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The Creaky PDM and Its Long Overdue Long March

Beset by internal strife and demoralised by a lack of tangible success, the opposition PDM needs until late March to prep its major offensive against a jittery government

Reeling under political pressure and struggling to hold together, the 10-party opposition Pakistan Democratic Movement (PDM) has finally announced 26 March as the date for its long overdue long march as part of its anti-government campaign kicked off in October last year.

Where this long march will culminate and what will be its objectives, nobody knows even in the PDM, at least for now.

The date of the long march was announced by a visibly shaky Maulana Fazlur Rehman after presiding over a nearly six-hour meeting of the opposi- tion alliance at Islamabad on 4 Febru- ary in which the participants spent most of the time haggling over a PPP proposal to use the option of bringing a no-confidence motion against Prime Minister Imran Khan in the National Assembly.

Why the Maulana did not provide any further details of the plan while announcing the date of the long march? The answer is “he didn’t have it.” The PDM leaders now admit that they are yet to discuss and finalise their strategy and modalities of the long march which they will do after taking part in the upcoming Senate elections in the first week of March. The PPP is against the idea of converting the long march into a sit-in whereas the JUI-F and the PML-N believe that the long march will not serve the purpose on its own.

There are reports that the Maulana wanted to hold the long march on 15 March, immediately after the Senate polls, so that they could have a month time for a sit-in before start of Ramazan, but his proposal was not supported by the PPP at all.

PPP Chairman Bilawal Bhutto Zardari while speaking at a news conference in Islamabad on 6 February called it a “Mehangai March” (march against price-hike), indicating that the march was merely aimed at registering a symbolic protest against inflation and the government’s economic policies.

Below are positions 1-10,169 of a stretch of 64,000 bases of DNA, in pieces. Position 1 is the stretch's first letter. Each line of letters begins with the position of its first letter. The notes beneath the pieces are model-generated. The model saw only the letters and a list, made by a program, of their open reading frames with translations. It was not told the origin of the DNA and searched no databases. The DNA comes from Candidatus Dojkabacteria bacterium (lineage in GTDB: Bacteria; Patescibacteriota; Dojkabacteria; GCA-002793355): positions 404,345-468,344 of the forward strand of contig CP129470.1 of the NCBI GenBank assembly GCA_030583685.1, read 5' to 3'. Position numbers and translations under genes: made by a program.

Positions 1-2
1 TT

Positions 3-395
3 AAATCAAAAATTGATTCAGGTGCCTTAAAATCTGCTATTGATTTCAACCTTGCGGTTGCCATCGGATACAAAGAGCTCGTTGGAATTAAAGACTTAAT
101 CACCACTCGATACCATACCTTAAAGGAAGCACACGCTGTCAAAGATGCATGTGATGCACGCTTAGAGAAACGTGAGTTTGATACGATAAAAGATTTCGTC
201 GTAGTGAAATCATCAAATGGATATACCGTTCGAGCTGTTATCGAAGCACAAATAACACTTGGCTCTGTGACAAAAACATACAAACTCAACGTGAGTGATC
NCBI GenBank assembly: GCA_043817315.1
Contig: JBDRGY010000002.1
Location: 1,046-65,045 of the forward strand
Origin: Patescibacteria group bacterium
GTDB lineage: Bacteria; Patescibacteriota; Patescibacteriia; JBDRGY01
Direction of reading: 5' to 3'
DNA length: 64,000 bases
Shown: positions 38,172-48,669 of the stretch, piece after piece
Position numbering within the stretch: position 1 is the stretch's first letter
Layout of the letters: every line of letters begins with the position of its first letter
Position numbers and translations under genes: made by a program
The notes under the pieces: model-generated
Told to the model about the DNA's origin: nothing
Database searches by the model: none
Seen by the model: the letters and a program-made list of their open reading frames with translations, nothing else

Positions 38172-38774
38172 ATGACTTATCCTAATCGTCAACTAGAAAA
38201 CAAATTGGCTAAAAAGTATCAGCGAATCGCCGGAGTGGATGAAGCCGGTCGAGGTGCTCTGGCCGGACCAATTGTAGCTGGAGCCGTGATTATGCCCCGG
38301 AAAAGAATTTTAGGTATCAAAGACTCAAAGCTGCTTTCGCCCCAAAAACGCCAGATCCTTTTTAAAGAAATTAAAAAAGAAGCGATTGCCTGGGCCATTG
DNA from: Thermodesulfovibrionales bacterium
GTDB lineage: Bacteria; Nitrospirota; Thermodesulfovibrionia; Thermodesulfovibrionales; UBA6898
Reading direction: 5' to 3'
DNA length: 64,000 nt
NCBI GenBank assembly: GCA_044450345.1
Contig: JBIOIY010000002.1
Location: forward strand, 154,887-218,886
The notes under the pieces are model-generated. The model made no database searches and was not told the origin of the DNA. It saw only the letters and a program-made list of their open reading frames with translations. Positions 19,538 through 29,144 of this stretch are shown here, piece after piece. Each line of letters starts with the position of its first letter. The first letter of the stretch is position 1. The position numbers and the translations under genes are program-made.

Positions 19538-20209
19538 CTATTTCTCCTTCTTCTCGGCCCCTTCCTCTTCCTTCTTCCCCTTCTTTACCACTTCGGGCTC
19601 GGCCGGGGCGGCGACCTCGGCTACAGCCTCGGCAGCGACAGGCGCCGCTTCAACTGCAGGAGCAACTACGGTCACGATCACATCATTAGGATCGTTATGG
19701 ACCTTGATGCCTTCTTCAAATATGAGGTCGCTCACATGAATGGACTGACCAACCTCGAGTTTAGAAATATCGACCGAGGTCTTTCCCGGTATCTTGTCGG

It was after the first phase of their anti-government campaign which failed to dent the ruling alliance that the PDM parties – which had once announced to submit en masse resigna- tions from the legislatures and hinted that they might to do it before the Senate polls – decided to jointly contest the elections to the upper house of the parliament.

Of course, the credit for this politically astute move goes to the PPP which managed to convince the hardliners within the opposition alliance that by staying away from the democratic process of election, they would provide an opportunity to the ruling alliance to attain a huge majority in the parliament which otherwise seems almost impossible.

Bilawal made a point of claiming credit for the PDM decision in a news confer- ence. According to him, some parties in the PDM wanted to boycott the Senate elections. However, the PPP convinced them not to do this on the basis of its own experiences of boycot- ting the non-party-based general election held under the military rule of Gen Ziaul Haq in 1985.

The young PPP chairman, who was not even born at that time, told the senior and veteran politicians like Maulana Fazlur Rehman, Mehmood Achakzai, and Aftab Sherpao that it took more than 25 years for them to restore the 1973 Constitution to its original shape which had been defaced through the Eighth Amendment by the members of the 1985 parliament.

Bilawal also defended his proposal of using the no-confidence motion option, terming it the only democratic way to oust the government and completely in line with the joint declaration issued at the time of the formation of the PDM during an All Parties Conference (APC) hosted by the PPP at Islamabad in September last year.

Reportedly, the PPP has suggested moving a no confidence motion first in Punjab as a test case where it believes that the ruling coalition is in tatters. On the other hand, the opponents of the idea believe that a no-confidence motion cannot succeed without the support of the establish- ment-backed parties.